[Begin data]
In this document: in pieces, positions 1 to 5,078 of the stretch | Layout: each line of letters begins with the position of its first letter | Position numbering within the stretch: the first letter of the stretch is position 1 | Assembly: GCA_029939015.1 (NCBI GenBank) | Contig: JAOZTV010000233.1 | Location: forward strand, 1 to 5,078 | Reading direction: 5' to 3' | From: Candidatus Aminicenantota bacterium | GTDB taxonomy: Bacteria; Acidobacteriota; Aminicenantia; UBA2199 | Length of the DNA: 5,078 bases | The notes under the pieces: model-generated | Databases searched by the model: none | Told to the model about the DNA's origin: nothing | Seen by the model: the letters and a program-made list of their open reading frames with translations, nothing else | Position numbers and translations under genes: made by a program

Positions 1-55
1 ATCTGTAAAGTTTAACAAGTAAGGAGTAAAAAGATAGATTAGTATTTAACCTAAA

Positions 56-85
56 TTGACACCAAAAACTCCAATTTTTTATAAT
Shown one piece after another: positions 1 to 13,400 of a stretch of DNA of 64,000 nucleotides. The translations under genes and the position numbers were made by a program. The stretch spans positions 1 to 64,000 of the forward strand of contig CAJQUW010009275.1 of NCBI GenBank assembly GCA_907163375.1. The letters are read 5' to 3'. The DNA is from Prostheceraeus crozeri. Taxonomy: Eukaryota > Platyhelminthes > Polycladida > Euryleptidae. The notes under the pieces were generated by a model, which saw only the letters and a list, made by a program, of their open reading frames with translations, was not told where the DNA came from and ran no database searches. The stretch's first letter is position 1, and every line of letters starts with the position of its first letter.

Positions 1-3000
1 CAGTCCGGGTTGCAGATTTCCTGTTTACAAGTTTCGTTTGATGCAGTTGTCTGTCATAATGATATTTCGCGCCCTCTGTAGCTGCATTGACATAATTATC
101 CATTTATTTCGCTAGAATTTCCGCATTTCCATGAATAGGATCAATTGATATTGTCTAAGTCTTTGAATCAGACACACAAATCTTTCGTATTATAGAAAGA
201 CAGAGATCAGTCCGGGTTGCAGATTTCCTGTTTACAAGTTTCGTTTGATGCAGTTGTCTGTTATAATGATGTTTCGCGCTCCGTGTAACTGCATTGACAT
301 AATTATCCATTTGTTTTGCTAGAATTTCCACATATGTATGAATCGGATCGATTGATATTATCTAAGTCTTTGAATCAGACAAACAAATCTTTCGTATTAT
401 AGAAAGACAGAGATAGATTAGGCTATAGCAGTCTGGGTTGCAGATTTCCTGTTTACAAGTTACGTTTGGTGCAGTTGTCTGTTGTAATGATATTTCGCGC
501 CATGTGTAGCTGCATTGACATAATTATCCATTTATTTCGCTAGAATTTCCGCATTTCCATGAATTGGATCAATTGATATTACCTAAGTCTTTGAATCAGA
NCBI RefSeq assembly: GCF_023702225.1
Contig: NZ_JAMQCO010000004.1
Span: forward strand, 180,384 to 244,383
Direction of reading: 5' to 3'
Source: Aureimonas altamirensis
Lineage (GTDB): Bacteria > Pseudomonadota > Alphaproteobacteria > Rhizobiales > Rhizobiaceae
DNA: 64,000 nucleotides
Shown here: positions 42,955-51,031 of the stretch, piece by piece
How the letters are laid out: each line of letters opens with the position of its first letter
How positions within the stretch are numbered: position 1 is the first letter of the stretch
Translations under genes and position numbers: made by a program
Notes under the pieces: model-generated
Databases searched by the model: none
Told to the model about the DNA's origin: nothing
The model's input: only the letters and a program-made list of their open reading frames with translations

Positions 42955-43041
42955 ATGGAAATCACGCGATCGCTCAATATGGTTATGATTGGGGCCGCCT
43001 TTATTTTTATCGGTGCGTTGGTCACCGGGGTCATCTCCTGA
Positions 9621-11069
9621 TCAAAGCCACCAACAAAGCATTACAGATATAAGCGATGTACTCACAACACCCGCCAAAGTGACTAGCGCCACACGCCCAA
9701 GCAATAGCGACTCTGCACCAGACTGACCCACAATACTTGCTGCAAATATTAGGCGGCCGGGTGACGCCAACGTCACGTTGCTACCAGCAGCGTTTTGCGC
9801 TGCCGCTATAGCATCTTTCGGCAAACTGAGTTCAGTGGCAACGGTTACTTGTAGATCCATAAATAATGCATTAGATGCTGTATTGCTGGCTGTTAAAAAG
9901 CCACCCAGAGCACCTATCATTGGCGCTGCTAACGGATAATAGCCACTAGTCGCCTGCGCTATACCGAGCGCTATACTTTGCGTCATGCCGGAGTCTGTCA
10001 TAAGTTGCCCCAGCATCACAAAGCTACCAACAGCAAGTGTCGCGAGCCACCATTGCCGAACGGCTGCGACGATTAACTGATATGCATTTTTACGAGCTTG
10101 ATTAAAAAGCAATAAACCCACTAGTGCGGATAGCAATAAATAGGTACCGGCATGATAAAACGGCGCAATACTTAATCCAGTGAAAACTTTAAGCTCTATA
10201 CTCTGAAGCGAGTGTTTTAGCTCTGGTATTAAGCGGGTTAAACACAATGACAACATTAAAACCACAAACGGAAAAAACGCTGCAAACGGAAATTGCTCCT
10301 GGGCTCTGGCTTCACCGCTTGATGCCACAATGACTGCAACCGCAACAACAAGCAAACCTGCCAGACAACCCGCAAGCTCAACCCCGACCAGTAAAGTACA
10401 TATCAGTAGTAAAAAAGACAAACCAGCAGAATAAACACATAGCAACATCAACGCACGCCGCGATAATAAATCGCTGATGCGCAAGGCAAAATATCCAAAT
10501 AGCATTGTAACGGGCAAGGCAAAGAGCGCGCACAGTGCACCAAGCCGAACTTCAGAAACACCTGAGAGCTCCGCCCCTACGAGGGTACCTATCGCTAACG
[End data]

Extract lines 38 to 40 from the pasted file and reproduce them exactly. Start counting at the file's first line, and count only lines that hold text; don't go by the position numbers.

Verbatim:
10101 ATTAAAAAGCAATAAACCCACTAGTGCGGATAGCAATAAATAGGTACCGGCATGATAAAACGGCGCAATACTTAATCCAGTGAAAACTTTAAGCTCTATA
10201 CTCTGAAGCGAGTGTTTTAGCTCTGGTATTAAGCGGGTTAAACACAATGACAACATTAAAACCACAAACGGAAAAAACGCTGCAAACGGAAATTGCTCCT
10301 GGGCTCTGGCTTCACCGCTTGATGCCACAATGACTGCAACCGCAACAACAAGCAAACCTGCCAGACAACCCGCAAGCTCAACCCCGACCAGTAAAGTACA